Hampered by the genius of the Coen Brothers’ recent adaptation of No Country For Old Men — also based on a novel by National Book Award and Pulitzer Prize-winning author Cormac McCarthy — The Road’s continuously delayed release date served the purpose of spreading what the producers must have deemed necessary distance between the two projects (after all, it is unlikely that the Academy would award Best Film to a McCarthy adaptation two years in a row, right?). Ever since Oprah’s crowning of The Road as an official book club title — an honor that must have inspired a Jonathan Franzen-like cringe — suburbanites have been clamoring for a screen adaptation. As for me, I knew The Road was destined for brilliance after the final scene of No Country For Old Men, when Sheriff Ed Tom Bell (Tommy Lee Jones) tells his wife about a dream he had of his long-deceased father carrying a flame through the dark and the cold. Bell is sitting at the kitchen table, and as he translates his dream, we notice a painting on the wall of a road curving away into the sunset.
For those of you who are unfamiliar with the plot of The Road, here it goes: a major (and mysterious) world catastrophe occurs, destroying life and human civilization. The few remaining survivors fall into three camps: they either (a) roam the countryside for food and attempt to survive until their luck runs out, (b) become flesh-eating, zombie-like drones who travel in packs of suppressed, slightly southern serial killers who are in desperate need of some serious dental work, or (c) commit suicide. A man, his son, and his wife are among the survivors, and when the wife chooses option (c), the man and his son are forced to choose option (a) or risk being caught by those who have chosen option (b).
Oprah sure does like her shit bleak. She also likes it mixed with a heavy dose of sentimentality, because her audience is more Rick Warren than Jean-Paul Sartre. Undoubtedly, The Road, McCarthy’s most “tender” novel, explores the relationship between Father and Son as the rest of humankind eats each other. In the novel, McCarthy — who is listed in the film credits as a writer — counterbalances the sappiness of the father-son relationship with a hefty amount of fear and post-apocalyptic paranoia, as murderous cannibals pursue The Man (played by Viggo Mortensen, who pulls off the hunted wet dog look better than anyone else) and The Boy (Kodi Smit-McPhee) through the depths of Appalachia to the shore of the Atlantic Ocean. The Man carries a gun with two bullets. The Boy’s death is a constant thought because of how The Boy will die: will it be Dad behind the trigger or some maniac with sharp teeth? This scenario lends itself to the tremendous love story between The Man and The Boy, and McCarthy challenges the familiar parental love motif by abandoning all hope for survival.
Unfortunately, director John Hillcoat plays down the cannibalism and plays up the paranoia, creating a situation where the outside world is less terrifying than The Man’s inner world. This is a completely backwards interpretation of The Road. The Man is one of the few characters McCarthy has created that retains a solid sense of rationality. The great thing about McCarthy’s other characters — Anton Chigurh, Judge Holden, Lester Ballard — is that they have no sense of rationality, or rather, they make sense in a sociopathic kind of way. And they live amongst us, in the smallest towns, in the desert, in shacks along the highway. They creep under the floorboards and fuck your dead body. In Hillcoat’s version of The Road, I never felt that The Man or The Boy were truly endangered by anything other than The Man’s own paranoia and, in the end, his old age and failing health. Besides, with cannibalistic zombies invading everything from Jane Austen novels to Woody Harrelson’s legal files, I was disappointed to see Hillcoat veer so often from McCarthy’s vision.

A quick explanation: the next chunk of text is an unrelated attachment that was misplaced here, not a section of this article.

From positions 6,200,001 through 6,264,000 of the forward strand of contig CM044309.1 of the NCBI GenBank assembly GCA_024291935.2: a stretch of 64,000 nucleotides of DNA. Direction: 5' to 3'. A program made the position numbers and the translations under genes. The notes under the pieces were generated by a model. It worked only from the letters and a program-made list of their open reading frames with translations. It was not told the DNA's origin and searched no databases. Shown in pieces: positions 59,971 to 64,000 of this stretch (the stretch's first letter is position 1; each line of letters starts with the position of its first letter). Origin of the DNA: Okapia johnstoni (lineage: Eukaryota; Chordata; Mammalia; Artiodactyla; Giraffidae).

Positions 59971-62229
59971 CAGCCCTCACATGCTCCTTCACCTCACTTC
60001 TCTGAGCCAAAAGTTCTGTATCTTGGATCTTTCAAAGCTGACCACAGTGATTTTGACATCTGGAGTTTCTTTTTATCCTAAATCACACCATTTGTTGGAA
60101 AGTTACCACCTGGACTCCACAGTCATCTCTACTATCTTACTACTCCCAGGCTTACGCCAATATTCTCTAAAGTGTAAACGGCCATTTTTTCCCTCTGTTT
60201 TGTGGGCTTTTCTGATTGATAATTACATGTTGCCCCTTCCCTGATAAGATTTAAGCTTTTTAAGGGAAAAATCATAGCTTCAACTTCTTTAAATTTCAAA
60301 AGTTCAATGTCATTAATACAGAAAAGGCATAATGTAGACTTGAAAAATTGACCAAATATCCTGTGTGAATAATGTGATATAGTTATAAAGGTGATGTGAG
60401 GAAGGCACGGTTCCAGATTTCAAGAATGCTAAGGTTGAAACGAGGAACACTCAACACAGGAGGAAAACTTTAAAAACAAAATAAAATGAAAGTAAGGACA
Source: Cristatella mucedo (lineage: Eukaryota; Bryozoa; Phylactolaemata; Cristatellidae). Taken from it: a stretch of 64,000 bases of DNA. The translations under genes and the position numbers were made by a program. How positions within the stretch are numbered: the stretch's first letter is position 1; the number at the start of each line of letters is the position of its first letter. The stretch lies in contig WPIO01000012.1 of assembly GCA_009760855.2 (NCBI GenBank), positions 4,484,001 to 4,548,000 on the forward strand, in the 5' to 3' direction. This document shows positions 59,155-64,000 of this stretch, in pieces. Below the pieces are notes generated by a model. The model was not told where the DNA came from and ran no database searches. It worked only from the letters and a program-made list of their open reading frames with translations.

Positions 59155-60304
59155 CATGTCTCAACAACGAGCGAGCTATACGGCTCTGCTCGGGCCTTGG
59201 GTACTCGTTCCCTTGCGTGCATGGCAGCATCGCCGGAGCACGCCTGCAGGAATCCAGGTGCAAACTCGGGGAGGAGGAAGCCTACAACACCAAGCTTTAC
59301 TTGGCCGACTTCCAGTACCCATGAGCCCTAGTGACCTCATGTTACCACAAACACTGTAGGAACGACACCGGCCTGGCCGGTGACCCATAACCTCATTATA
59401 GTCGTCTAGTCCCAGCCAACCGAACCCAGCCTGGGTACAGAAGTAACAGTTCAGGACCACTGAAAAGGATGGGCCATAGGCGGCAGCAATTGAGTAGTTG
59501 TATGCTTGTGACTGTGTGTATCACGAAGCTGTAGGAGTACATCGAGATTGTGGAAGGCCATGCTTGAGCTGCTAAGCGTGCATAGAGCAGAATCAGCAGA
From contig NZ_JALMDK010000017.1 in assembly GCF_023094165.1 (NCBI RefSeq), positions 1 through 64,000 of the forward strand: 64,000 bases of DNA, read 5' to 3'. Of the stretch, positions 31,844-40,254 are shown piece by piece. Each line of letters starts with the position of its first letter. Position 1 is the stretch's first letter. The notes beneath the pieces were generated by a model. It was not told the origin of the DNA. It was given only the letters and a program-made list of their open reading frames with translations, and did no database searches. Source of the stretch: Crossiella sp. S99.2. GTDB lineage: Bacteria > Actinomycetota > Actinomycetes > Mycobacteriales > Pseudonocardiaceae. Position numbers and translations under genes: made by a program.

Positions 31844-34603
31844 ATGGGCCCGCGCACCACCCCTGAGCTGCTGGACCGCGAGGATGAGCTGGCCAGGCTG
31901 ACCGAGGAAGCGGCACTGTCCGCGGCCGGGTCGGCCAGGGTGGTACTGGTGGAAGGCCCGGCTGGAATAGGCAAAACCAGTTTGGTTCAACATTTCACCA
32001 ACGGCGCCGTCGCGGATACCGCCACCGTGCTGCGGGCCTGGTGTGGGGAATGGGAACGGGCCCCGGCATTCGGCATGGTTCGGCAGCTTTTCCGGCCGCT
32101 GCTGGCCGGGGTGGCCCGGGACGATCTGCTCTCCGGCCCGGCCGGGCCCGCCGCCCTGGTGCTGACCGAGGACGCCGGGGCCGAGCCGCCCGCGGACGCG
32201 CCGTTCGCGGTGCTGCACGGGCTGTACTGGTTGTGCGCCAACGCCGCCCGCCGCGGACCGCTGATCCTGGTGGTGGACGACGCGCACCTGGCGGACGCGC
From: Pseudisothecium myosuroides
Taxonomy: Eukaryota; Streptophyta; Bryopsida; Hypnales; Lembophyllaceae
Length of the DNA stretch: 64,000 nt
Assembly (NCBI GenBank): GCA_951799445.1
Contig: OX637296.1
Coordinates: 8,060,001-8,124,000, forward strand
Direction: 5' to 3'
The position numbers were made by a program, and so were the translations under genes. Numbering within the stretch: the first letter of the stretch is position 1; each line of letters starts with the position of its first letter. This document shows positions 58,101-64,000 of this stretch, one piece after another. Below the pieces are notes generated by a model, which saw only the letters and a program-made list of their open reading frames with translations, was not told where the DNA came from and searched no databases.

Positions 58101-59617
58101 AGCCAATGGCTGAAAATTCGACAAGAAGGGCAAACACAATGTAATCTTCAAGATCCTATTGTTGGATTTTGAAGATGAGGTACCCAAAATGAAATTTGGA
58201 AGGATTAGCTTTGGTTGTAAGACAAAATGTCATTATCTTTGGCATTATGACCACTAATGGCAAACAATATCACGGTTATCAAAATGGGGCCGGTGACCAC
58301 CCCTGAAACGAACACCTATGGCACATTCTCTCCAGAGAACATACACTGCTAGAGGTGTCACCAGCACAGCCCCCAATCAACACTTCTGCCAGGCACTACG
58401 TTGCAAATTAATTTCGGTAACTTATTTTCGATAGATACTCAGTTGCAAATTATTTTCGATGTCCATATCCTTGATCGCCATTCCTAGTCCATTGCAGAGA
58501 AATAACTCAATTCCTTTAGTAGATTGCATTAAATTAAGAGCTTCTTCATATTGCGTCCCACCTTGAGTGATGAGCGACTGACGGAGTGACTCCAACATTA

Despite the obvious failures of The Road, there are a few small victories, mostly involving the supporting cast. Charlize Theron takes a masterful turn as the aforementioned suicidal “Wife,” and Robert Duvall has perhaps his most significant on-screen moment of the decade as “Old Man,” a blind seer who encounters The Man and The Boy on the road. Fans of the greatest show in television history, The Wire, will enjoy Michael K. Williams as “The Thief,” a man who roams the beach in search of canned peach preserves (though, we all know what he really wants is some of that Honey Nut).
Ultimately, the mediocrity of The Road can be blamed on Hillcoat’s vision. No Country for Old Men succeeded as a film because the Coen Brothers were smart enough to leave most of the novel untouched (excepting the addition of a joke at the expense of a dead dog). Several years prior, Billy Bob Thornton was able to manage a decent adaptation of another McCarthy novel, All The Pretty Horses (though Matt Damon was horribly miscast as John Grady Cole). Hillcoat’s failure lies in his inability to get out of the way and let the true master tell us his story.